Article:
By Harold James
MUNICH - BIG economic crises often cause iconic companies to falter. Rupert Murdoch's media empire is a model of the modern global enterprise. A particularly dynamic and innovative business model came from outside and took over central aspects of British and then American public life. That model is now threatened by the fallout from the scandal that started with phone hacking in Murdoch's British press operations.
The Murdoch experience is a microcosm of how modern globalisation works. Murdoch always looked like a foreign intrusion into British life. It was not just that he was Australian; he also brought new ideas.
In particular, the application of digital technology, introduced after a ferocious struggle with the powerful print unions, brought substantial cost savings and allowed a new era of journalism.
Even more importantly, Murdoch represented a concept of family business that is common in many parts of the world, but relatively rare in Britain and the United States.
Family capitalism in the continental European model uses relatively little capital to achieve maximum control.
It frequently depends on very complex corporate structures, with multiple layers of holding companies, as well as privileged shares that can guarantee the continuation of control.
This sort of firm is also very common in the most dynamic emerging-market economies in Asia and Latin America.
The Murdoch family holds only 12 per cent of the shares of News Corporation, the top-level holding company, but it wields about two-fifths of the voting rights; other votes are held by a loyal Saudi prince.
For decades, academic analysts have been fighting over whether such large-scale family businesses should be considered beneficial.
Their defenders point out that such companies often have a much longer-term vision than is true of managerial capitalism, which enables them to establish strong and enduring relationships with their customers and suppliers.
At least in the case of the Murdoch empire, it now appears that they pursue long and binding relationships with politicians and the police as well.
Indeed, political entanglements are one of two sources of weakness in European-style family capitalism, as owners seek political advantages and preferred access as much as they strive for technical innovation.
Murdoch's empire depended on its closeness to politicians.
In retrospect, three successive British prime ministers - Tony Blair, Gordon Brown, and David Cameron - were on overly familiar terms with a manipulative business leader.
Cameron now talks about the need for 'a healthier relationship between politicians and media owners.'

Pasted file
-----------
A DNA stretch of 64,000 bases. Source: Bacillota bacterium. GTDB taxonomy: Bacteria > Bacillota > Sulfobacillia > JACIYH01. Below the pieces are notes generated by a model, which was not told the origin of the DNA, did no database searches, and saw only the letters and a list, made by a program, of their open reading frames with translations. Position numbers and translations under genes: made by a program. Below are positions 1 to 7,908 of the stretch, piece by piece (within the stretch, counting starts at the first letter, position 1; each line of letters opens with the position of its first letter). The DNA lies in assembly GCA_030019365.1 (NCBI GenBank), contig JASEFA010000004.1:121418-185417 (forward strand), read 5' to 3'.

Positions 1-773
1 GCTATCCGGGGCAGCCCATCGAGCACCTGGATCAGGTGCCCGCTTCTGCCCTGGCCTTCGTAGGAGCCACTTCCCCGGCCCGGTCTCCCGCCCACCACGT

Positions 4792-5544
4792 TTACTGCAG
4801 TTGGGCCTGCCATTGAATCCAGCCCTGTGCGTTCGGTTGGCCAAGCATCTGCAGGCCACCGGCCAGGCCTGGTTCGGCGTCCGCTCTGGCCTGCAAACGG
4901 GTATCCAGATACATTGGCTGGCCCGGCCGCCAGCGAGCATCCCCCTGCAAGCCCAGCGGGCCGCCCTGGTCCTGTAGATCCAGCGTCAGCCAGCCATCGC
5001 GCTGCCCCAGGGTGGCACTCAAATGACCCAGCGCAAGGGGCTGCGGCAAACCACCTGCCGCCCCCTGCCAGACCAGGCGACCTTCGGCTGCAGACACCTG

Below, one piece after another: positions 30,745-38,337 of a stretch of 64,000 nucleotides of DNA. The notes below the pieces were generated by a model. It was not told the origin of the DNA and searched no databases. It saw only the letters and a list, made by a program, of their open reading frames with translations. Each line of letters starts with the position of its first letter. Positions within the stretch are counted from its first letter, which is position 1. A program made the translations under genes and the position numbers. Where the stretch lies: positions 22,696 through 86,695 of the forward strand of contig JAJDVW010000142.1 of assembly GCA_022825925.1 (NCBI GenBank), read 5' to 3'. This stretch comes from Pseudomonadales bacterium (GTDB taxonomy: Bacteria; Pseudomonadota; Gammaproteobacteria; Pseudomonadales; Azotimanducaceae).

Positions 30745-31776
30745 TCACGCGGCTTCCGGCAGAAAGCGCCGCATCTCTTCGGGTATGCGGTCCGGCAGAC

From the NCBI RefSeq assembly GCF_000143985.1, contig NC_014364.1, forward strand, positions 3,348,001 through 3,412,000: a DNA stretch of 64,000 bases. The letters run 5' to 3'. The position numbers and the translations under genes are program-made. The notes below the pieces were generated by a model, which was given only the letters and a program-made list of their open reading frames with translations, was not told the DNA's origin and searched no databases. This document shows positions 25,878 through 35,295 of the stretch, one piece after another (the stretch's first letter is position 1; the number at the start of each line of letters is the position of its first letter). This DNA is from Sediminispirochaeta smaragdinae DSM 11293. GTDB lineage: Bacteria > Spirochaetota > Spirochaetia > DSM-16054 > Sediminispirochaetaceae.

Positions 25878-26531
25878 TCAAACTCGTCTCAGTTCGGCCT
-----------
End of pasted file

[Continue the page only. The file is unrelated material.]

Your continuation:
And Murdoch apparently is now saying that he wishes that all these prime ministers would 'leave me alone.'
The second notorious weakness of family businesses is the problem of succession.
When he appeared before the British parliament in July, Rupert Murdoch looked like an old man, remote and out of control.
In old-style family firms, there is a clear rule of succession that the oldest son takes over.
But that rule is rightly recognised as being potentially dysfunctional.
There is obviously no guarantee that the oldest son is the best businessman, and the result could be bitter and ferocious sibling rivalry.
Such succession disputes become even more acute when there are multiple marriages and multiple sets of competing children.
Until the eruption of the current scandal, the youngest of Murdoch's three children from his second marriage, James, was generally believed to stand the greatest chance of succeeding his father.
The complexities of modern marriage patterns make family life much more fraught, especially when phenomenal power and huge sums of money are involved.
All three of Murdoch's marriages have produced children, though those from his current relationship are too young to be considered potential corporate successors.
In addition, succession planning can become complicated by the emergence of 'substitute children' from the company?s management.
Rebekah Brooks, the editor of The News of the World at the beginning of the phone-hacking scandal, and subsequently the chief executive of News International, Murdoch's British subsidiary, played precisely such a role.
The disintegration of the business empire is then accompanied and amplified by bitter disputes between the children and the substitute children.
Indeed, the crisis of the Murdoch family's business empire is neither unique nor unprecedented.
In the first half of the 1990's, many observers of the alleged Asian economic miracle emphasised trust and families' capacity to cooperate with political authorities in order to realize long-term growth plans.
After the 1997-1998 Asia crisis, and as authoritarian regimes in South Korea and Indonesia disintegrated, these relationships were suddenly interpreted as corrupt, and the counter-view - that 'crony capitalism' had become entrenched in these countries - soon prevailed.
The Arab Spring has been in large part a movement against corrupt family capitalism, embodied not only in ruling families like the Ben Alis, the Mubaraks, and the Assads, but also in the large family business empires that depended on and supported them.
As a result of globalisation, large family firms could increase their size and their geographic range.
But globalisation also increases the chances of backlashes that focus on the vulnerabilities, weaknesses, and mistakes of big family firms.
They are vulnerable to an Arab Spring (and a British summer) - and maybe to a US autumn that will focus not just on the Murdochs' business, but also on its interplay with politics.
Harold James is Professor of History and International Affairs at Princeton University and Professor of History at the European University Institute, Florence. He is the author of The Creation and Destruction of Value: The Globalization Cycle.